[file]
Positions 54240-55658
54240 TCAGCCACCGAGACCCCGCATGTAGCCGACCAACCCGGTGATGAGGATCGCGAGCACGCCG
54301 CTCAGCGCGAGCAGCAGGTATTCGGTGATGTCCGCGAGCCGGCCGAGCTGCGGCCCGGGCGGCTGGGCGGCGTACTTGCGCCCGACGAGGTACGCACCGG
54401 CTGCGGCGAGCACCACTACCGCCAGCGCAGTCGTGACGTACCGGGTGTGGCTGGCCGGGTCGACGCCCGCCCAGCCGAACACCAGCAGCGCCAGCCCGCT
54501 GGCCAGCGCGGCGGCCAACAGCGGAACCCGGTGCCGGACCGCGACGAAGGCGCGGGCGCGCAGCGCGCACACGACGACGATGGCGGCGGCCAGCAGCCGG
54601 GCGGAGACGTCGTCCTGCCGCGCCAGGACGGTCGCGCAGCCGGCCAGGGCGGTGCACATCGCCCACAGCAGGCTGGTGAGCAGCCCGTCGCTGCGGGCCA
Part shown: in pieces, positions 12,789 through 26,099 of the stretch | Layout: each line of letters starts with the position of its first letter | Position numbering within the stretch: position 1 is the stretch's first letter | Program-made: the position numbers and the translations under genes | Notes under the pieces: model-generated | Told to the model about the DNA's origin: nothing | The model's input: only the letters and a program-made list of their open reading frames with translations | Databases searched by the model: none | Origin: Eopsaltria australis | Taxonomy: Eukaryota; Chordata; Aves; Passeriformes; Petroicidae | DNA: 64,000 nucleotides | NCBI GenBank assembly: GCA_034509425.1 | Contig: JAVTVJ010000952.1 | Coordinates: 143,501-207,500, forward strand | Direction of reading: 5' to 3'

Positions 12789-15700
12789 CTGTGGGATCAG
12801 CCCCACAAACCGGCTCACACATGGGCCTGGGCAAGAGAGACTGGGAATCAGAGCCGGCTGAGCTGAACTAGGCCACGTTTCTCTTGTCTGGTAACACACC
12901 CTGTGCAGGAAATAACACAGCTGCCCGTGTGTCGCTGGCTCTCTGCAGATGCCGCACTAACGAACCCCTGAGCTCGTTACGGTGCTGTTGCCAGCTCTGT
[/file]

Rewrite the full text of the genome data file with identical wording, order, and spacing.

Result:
Positions 54240-55658
54240 TCAGCCACCGAGACCCCGCATGTAGCCGACCAACCCGGTGATGAGGATCGCGAGCACGCCG
54301 CTCAGCGCGAGCAGCAGGTATTCGGTGATGTCCGCGAGCCGGCCGAGCTGCGGCCCGGGCGGCTGGGCGGCGTACTTGCGCCCGACGAGGTACGCACCGG
54401 CTGCGGCGAGCACCACTACCGCCAGCGCAGTCGTGACGTACCGGGTGTGGCTGGCCGGGTCGACGCCCGCCCAGCCGAACACCAGCAGCGCCAGCCCGCT
54501 GGCCAGCGCGGCGGCCAACAGCGGAACCCGGTGCCGGACCGCGACGAAGGCGCGGGCGCGCAGCGCGCACACGACGACGATGGCGGCGGCCAGCAGCCGG
54601 GCGGAGACGTCGTCCTGCCGCGCCAGGACGGTCGCGCAGCCGGCCAGGGCGGTGCACATCGCCCACAGCAGGCTGGTGAGCAGCCCGTCGCTGCGGGCCA
Part shown: in pieces, positions 12,789 through 26,099 of the stretch | Layout: each line of letters starts with the position of its first letter | Position numbering within the stretch: position 1 is the stretch's first letter | Program-made: the position numbers and the translations under genes | Notes under the pieces: model-generated | Told to the model about the DNA's origin: nothing | The model's input: only the letters and a program-made list of their open reading frames with translations | Databases searched by the model: none | Origin: Eopsaltria australis | Taxonomy: Eukaryota; Chordata; Aves; Passeriformes; Petroicidae | DNA: 64,000 nucleotides | NCBI GenBank assembly: GCA_034509425.1 | Contig: JAVTVJ010000952.1 | Coordinates: 143,501-207,500, forward strand | Direction of reading: 5' to 3'

Positions 12789-15700
12789 CTGTGGGATCAG
12801 CCCCACAAACCGGCTCACACATGGGCCTGGGCAAGAGAGACTGGGAATCAGAGCCGGCTGAGCTGAACTAGGCCACGTTTCTCTTGTCTGGTAACACACC
12901 CTGTGCAGGAAATAACACAGCTGCCCGTGTGTCGCTGGCTCTCTGCAGATGCCGCACTAACGAACCCCTGAGCTCGTTACGGTGCTGTTGCCAGCTCTGT